Can you relate to this experience I had with a client a few weeks ago? Paul crossed his arms and with a frustrated huff said to me, “I’m not going to play politics around here. If I do a good job and keep my head down, things will work out. I just know that eventually I’ll get noticed and rewarded for all of my hard work.”
We would all love to believe that if we just do good work, that’s all it really takes to get noticed. Of course, this is contingent on the idea that someone is “scouting talent” at your work 24/7, desperately looking to find someone just like YOU – the diamond in the rough, the next hall-of-famer. This perfect scenario reminds us of those great “discovery” stories like the waitress who would occasionally break out into song during her breaks until one day, a Hollywood agent happened to stumble into her diner. Or the rural farm boy who practiced throwing a baseball out back behind the barn until one day that major league scout’s car ran out of gas and there was a fortuitous knock on the door.
I don’t know about you, but “talent scouts” are few and far between in the world. People are too worried about their own “stuff” to notice what others are up to. There aren’t many fortuitous knocks on our doors. Simply put, if we want to get noticed, the burden is on us to make that happen.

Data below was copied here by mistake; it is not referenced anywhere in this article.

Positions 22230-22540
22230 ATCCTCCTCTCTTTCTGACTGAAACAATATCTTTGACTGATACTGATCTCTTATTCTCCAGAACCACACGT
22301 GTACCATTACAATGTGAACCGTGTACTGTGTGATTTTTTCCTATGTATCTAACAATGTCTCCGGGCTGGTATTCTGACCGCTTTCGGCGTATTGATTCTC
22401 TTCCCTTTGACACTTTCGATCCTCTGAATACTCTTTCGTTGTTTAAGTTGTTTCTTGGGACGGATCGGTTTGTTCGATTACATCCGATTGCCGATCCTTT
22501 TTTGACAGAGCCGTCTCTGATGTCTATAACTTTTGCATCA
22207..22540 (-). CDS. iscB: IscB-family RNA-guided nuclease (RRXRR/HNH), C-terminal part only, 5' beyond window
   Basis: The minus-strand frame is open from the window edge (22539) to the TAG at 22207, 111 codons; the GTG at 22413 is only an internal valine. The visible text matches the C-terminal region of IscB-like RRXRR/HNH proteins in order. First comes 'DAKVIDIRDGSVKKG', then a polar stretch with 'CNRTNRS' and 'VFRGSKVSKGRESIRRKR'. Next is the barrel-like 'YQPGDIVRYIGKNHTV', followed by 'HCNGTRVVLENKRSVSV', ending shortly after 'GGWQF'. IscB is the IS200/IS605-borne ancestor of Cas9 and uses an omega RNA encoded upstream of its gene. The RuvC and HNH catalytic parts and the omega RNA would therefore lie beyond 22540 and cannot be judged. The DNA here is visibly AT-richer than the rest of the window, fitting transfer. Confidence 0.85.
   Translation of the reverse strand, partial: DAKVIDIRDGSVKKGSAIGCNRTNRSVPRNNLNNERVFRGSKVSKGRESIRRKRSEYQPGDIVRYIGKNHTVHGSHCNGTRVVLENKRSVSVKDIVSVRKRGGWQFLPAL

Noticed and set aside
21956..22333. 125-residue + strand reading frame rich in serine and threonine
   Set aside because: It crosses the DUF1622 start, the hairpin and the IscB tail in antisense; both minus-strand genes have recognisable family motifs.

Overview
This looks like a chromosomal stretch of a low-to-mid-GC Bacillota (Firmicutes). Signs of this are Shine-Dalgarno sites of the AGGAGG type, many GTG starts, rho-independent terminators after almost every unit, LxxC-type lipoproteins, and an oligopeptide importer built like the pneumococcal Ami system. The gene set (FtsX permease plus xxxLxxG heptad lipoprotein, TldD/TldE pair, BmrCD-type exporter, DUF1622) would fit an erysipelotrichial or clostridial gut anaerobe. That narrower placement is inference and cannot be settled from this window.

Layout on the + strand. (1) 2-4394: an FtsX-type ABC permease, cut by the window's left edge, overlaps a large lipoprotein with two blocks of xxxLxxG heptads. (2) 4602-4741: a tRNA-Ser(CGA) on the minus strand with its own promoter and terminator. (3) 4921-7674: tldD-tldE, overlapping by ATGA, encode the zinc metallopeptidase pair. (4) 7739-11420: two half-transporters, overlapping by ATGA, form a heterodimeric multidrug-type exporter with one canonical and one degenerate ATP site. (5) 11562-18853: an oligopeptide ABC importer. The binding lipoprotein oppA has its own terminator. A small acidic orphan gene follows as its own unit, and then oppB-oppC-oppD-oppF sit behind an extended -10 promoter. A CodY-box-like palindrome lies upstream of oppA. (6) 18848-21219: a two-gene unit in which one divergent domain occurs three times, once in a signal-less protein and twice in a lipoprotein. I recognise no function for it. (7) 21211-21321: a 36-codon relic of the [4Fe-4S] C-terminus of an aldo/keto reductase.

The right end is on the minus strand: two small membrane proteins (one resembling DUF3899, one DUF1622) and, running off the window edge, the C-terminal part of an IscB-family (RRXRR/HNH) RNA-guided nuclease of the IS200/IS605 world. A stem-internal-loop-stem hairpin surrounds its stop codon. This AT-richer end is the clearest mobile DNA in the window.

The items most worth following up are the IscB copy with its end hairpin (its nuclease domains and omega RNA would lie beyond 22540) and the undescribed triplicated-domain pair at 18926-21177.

This month we are tackling this career limiting dysfunction: “I’m not getting noticed at work.” We’ll take on, amongst other things, the following questions:
• Are you getting noticed at work?
• What is being overlooked costing you?
• What are the most common ways we prevent ourselves from being noticed?
• What can we do to get the recognition we want and deserve?
Every week, I’ll kick off our conversation by addressing one of these big questions. Throughout the week I’ll collect and share stories, examples and other opinions as we dig in. By the end of the month, if we haven’t cured this dysfunction, we’ll do a darn good job treating it!
Write to me with your stories, examples or opinions on the subject. I promise to protect the innocent (and guilty!).
So, are you getting noticed at work or do you just feel like wallpaper? Help is on the way!